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Second Circuit Adopts Heightened Standard for Distinguishing Evident Partiality of Party-Appointed Arbitrator

Reinsurance Alert | June 13, 2018
By: Daryn Rush

The Second Circuit recently joined other circuit courts in adopting a different standard for determining the evident partiality of a party-appointed arbitrator than a neutral arbitrator or umpire. In Certain Underwriting Members of Lloyds of London v. Insurance Company of the Americas (Underwriters v. ICA), the Second Circuit vacated a district court ruling overturning an arbitration award in favor of ICA based on evident partiality due to the failure of ICA’s party-appointed arbitrator, Alex Campos, to disclose relationships with ICA representatives, including the fact that Campos’ company hired a former director of ICA (who testified on behalf of ICA at the hearing) as its chief financial officer. The district court found that these undisclosed relationships were “significant enough to demonstrate evident partiality.” Importantly, the district court expressly declined to apply a heightened burden to establish evident partiality in view of Campos’s role as a party-appointed arbitrator and instead applied the “same evident partiality standard as is required in all arbitrations.”

While the Second Circuit acknowledged the significance of Campos’s non-disclosures, and even noted that Campos appeared to violate the ethical codes of organizations such as, the AIDA Reinsurance and Insurance Arbitration Society (ARIAS•US) and the American Arbitration Association (AAA), the court vacated the district court’s ruling, applying a higher burden to demonstrate the evident partiality of a party-appointed arbitrator than a neutral arbitrator. Joining other circuits that distinguish between party-appointed and neutral arbitrators in considering evident partiality, the Second Circuit reasoned that “tolerance of certain undisclosed relationships between arbitrator and litigant are even more indulgent of party-appointed arbitrators, who are expected to serve as de facto advocates.” The court emphasized that the “distinction is salient in the reinsurance industry, where an arbitrator’s professional activity is valued over stringent impartiality.”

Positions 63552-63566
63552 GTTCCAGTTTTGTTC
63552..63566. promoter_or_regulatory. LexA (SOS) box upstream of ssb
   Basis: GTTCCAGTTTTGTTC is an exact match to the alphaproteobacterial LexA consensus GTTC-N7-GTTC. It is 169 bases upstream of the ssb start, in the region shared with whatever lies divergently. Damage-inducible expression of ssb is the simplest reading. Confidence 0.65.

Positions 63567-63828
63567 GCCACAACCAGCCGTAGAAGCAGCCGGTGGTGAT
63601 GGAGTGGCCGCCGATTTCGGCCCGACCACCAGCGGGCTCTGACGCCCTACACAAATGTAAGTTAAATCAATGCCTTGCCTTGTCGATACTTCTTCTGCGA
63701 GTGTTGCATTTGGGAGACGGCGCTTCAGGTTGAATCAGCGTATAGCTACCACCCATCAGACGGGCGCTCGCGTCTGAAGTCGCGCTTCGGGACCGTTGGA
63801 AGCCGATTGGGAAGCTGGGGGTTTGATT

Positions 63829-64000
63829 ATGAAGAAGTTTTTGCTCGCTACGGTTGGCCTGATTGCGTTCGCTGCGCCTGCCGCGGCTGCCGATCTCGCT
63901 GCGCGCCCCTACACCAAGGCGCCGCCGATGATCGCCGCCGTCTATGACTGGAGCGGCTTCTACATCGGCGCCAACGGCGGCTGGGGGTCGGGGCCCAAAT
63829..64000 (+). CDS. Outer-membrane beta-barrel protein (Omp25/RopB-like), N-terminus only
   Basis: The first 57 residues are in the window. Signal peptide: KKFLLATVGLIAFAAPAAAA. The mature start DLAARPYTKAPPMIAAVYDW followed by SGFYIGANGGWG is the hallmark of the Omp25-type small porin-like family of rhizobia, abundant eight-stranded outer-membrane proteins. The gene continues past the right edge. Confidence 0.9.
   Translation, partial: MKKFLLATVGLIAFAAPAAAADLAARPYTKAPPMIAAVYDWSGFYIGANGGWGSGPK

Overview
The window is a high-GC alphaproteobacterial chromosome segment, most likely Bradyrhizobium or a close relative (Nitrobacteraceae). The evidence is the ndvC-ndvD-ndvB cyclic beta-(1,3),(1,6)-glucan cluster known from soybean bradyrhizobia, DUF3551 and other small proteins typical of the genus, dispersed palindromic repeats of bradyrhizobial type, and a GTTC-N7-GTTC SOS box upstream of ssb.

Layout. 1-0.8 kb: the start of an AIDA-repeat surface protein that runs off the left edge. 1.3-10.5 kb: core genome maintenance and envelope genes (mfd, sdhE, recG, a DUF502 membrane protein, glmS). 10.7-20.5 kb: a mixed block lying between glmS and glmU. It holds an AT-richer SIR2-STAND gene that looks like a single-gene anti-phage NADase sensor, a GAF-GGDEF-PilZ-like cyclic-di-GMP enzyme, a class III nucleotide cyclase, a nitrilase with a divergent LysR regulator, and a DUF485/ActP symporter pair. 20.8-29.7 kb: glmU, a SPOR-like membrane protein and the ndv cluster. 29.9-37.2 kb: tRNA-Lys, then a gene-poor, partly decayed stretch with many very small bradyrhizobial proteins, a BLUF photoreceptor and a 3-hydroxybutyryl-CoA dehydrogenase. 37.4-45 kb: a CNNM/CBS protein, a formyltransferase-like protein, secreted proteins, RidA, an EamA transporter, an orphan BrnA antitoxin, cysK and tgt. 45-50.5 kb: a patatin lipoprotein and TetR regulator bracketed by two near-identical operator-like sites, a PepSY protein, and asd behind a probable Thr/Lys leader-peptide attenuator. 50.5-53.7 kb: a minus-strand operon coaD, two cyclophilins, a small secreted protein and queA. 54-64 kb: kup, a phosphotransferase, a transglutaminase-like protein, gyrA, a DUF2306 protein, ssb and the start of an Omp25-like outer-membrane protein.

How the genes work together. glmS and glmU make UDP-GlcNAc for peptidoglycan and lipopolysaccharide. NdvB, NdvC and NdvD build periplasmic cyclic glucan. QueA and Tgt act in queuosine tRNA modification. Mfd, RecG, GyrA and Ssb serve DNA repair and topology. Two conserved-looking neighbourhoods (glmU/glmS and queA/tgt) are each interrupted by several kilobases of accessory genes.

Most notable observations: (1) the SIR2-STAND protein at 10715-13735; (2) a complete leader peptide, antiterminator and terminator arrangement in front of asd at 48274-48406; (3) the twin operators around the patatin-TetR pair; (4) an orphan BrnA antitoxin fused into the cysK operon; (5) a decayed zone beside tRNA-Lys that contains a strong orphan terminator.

The court declined to “catalogue” the types of relationships that might lead to a finding of evident partiality if not disclosed, but stated that “an undisclosed relationship is material if it violates the arbitration agreement.” The court also held that an undisclosed fact is material if the party challenging the award “can show that the party-appointed arbitrator’s partiality had a prejudicial effect on the award.” Considering that the reinsurance agreement at issue required the arbitrators to be “disinterested,” the Second Circuit remanded the case to the district court to determine whether “Underwriters have shown by clear and convincing evidence that the failure to disclose by party-appointed arbitrator Campos either violates the qualification of disinterestedness or had a prejudicial effect on the award.”

It has been widely recognized among reinsurance arbitration practitioners that the extent and scope of the non-disclosures in this case were egregious and atypical. Consequently, the Second Circuit’s ruling may be met with some surprise and even consternation. But the Second Circuit did not break new ground as it followed the rationale applied by other circuit courts. At the same time, however, any perceived loosening of disclosure requirements could negatively impact the level of candor and transparency that parties expect from arbitrators and could cast further shade on a process that has been increasingly subject to criticism. It will be interesting to see whether the district court finds evident partiality even under the heightened standard applicable to party-appointed arbitrators.

If you have questions or would like more information, please contact Daryn Rush (rushd@whiteandwilliams.com; 215.864.6360) or another member of our Reinsurance Group.

This correspondence should not be construed as legal advice or legal opinion on any specific facts or circumstances. The contents are intended for general informational purposes only, and you are urged to consult a lawyer concerning your own situation and legal questions.
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